Jumped Over For Being Hired Full-Time

Question to Ask the Workplace Doctors about being passed by for full-time positions:

I am a Substitute custodian at a very high rated school district for the past 14 months in that time 7 other sub-custodians, some only in the district less than a month and having less experience have been hired over me for full-time positions. What is the recourse if any?

Signed, Frustrated:

Dear Frustrated::

I can imagine how frustrating and disappointing it has been to have others hired when you were expecting a full-time job. We are not attorneys and do not have expertise about such issues, so you may want to consult with an attorney about it. Among the things that might be helpful would be a review of any contract you have that makes promises about hiring. Or, if you think you could show you are not being hired solely because of your age, gender, race, ethnicity or religion, that might be an issue to pursue. We focus on workplace communications and it seems communication is needed in this situation. If you receive performance evaluations look at them to see if there have been comments about any aspect of your work that could give you the answer. In addition, talk to your direct supervisor and ask him for some open and honest advice about why he or she thinks you have been jumped over in this way.

One way to approach that is to ask for this specific type of information: What should you do more of and what should you do less of, in order to be successful at being hired full-time? By giving your supervisor something to respond to in that way, you are more likely to get a useful answer. You don’t want to do anything that jeopardizes your part-time status, but merely asking should not do that. In fact, if you don’t show that extra interest, maybe the view is that you don’t want to change. In the meantime, evaluate yourself every day that you work and see if there might be issues that get in the way of your potential for being hired.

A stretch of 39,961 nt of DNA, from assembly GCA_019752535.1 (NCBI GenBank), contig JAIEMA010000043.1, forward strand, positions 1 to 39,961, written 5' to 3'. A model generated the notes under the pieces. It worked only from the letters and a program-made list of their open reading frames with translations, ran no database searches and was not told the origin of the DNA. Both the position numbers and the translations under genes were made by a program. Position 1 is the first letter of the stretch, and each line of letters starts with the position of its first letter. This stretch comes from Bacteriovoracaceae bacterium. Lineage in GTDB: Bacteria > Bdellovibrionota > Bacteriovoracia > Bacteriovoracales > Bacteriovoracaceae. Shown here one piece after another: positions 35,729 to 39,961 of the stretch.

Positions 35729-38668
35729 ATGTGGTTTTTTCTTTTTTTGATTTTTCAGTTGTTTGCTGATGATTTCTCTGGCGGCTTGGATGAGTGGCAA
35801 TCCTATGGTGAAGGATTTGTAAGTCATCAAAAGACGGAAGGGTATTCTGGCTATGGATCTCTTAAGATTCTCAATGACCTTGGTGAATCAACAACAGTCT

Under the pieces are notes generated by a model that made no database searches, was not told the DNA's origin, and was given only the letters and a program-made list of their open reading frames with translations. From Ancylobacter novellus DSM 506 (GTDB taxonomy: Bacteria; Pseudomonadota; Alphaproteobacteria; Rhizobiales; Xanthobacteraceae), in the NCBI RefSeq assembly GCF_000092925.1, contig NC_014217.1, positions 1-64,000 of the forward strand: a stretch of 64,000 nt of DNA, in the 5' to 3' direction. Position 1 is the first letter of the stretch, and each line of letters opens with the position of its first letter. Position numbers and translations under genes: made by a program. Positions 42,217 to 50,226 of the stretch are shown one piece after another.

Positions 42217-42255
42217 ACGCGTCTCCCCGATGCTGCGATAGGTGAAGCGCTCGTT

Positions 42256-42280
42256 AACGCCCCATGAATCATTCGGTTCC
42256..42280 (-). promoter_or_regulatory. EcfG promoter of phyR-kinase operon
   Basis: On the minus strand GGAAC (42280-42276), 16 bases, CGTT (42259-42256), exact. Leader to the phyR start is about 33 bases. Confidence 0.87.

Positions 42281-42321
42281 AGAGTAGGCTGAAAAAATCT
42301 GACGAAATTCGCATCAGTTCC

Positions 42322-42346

The most common areas of consideration for moving someone from part-time to full-time are: Work performance (good work without errors), ability to get along with others, hygiene and grooming, dependability about being present and on time, willingness to take direction and get along with supervisors, and effective communication in a wide range of situations. There is also the element of getting along well with the person or group who is making the hiring decision. At least, there should be no open animosity and generally good working relationships. The best indicator of what a part-time employee will be like in the future is what they have been like in the past. But, if there are issues that are getting in the way and you know you will not have those problems in the future, talk to your supervisor and see if you can demonstrate to him or her that you can provide them with the work they need in the way it is needed. That’s the bottom line for all hiring decisions. Best wishes to you with this situation. If you have the time and wish to do so, let us know what happens. We’ll be hoping for the best!

Tina Lewis Rowe

Tina Lewis Rowe

Tina had a thirty-three year career in law enforcement, serving with the Denver Police Department from 1969-1994 and was the Presidential United States Marshal for Colorado from 1994-2002. She provides training to law enforcement organizations and private sector groups and does conference presentations related to leadership, workplace communications and customized topics. Her style is inspirational with humor.